City truck plowing road

The St. Louis Park Public Works staff is committed to providing and maintaining safe and passable streets, alleys, sidewalks and trails throughout the community.

Snow emergencies

The city declares snow emergencies for major snow events of three inches or more. During a snow emergency, you must park your vehicle off the street to avoid ticketing and towing until the street is plowed to the curb. Visit the parking page to learn how you can be notified if a snow emergency is in effect, winter parking exemptions, how to get a winter parking permit and what to do it you are ticketed or towed.

There are some areas within the city where on street parking is allowed during the first 24 hours after a snow emergency has been declared. View the winter parking exemptions map to locate the areas that are exempt.

How will I know if a snow emergency is in effect?

The city announces snow emergencies on this website and in local media. You can also use any of the following to find out if a snow emergency has been declared:

  • Sign up for ParkAlert, St. Louis Park’s citizen notification system. The system automatically calls all phone numbers listed in the white and yellow pages, but signing up lets you choose how you want to be contacted. Choose text messages, emails, cell phone calls, land line calls or all of the above.
  • Download the myStLouisPark app for Apple or Android. The app will display an alert when a snow emergency is in effect.
  • Follow the city’s social media sites: FacebookTwitter and Nextdoor.
  • Call the winter parking hotline at 952.924.2180.
  1. Three inches of snow is the guideline for declaring a snow emergency. Once the three-inch threshold is met, day or night, vehicles must be moved off the street.
  2. In an effort to be proactive whenever possible, the city uses a combination of available forecasts and can declare a snow emergency in advance of a storm. Example: Leading forecasts call for the city to receive 4 to 7 inches of snow between 6 p.m. and 11 p.m. on Dec. 15. The city would proactively announce during the evening of Dec. 15 that a snow emergency will be in effect at 11 p.m. Dec. 15.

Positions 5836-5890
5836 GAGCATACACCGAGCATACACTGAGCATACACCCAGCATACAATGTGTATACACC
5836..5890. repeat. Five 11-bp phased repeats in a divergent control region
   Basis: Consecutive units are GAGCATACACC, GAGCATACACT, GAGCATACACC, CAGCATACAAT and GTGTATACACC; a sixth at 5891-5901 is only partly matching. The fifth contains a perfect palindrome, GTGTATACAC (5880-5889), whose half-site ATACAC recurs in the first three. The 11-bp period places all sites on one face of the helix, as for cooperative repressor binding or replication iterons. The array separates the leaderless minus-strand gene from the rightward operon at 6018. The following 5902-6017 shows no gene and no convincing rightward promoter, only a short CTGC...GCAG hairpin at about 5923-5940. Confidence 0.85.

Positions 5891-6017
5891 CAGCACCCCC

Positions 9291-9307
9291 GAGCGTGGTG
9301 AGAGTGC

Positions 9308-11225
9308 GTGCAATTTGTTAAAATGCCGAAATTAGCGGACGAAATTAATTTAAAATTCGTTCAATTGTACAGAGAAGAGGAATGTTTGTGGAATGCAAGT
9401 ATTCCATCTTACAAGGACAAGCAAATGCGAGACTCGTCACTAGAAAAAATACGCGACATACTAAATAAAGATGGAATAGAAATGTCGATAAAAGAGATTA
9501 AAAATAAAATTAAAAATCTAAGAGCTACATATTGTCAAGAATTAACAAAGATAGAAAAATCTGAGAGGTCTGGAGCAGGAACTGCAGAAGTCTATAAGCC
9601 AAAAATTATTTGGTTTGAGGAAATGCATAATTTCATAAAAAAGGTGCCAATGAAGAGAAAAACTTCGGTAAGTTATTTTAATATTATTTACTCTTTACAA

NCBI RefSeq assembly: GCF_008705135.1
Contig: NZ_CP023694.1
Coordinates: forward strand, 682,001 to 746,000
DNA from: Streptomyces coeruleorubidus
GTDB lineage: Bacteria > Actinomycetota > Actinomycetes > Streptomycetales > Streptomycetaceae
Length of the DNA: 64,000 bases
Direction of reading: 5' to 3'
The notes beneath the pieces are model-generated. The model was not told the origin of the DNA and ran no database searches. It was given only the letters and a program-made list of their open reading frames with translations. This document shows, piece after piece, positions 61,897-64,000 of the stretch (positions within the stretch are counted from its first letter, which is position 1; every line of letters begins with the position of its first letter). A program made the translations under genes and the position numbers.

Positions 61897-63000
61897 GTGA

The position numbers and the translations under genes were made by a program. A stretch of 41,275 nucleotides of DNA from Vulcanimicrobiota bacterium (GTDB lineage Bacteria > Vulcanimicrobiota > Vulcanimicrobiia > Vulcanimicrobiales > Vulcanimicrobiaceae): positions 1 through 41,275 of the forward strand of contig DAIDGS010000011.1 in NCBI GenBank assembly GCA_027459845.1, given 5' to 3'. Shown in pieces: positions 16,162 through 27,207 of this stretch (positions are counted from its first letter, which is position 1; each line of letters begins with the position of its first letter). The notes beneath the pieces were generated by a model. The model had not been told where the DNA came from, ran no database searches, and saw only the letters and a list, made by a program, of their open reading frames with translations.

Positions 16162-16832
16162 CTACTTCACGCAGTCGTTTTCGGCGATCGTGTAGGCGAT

3. Vehicles parked on a street during a snow emergency are subject to ticketing. If your vehicle remains on the street 12 hours after it’s ticketed, it will be towed.
  4. The snow emergency will remain in effect until your street is plowed to the curb. As soon as your street is plowed to the curb, you may again park vehicles on the street.
  5. Snow removal operations are not changing. The city will provide the same high-quality service following the same pattern it has in the past — plowing main roads and then moving into neighborhoods.
  6. The new proactive approach also provides additional flexibility. If the city received three back-to-back snow events of two inches each for three days, for instance, it could declare a snow emergency if needed to plow streets. Or, in the spring if there is more than three inches of snow predicted, but also high temperatures the following day that would likely melt the snow, the city could decide not to call a snow emergency.

Plowing operations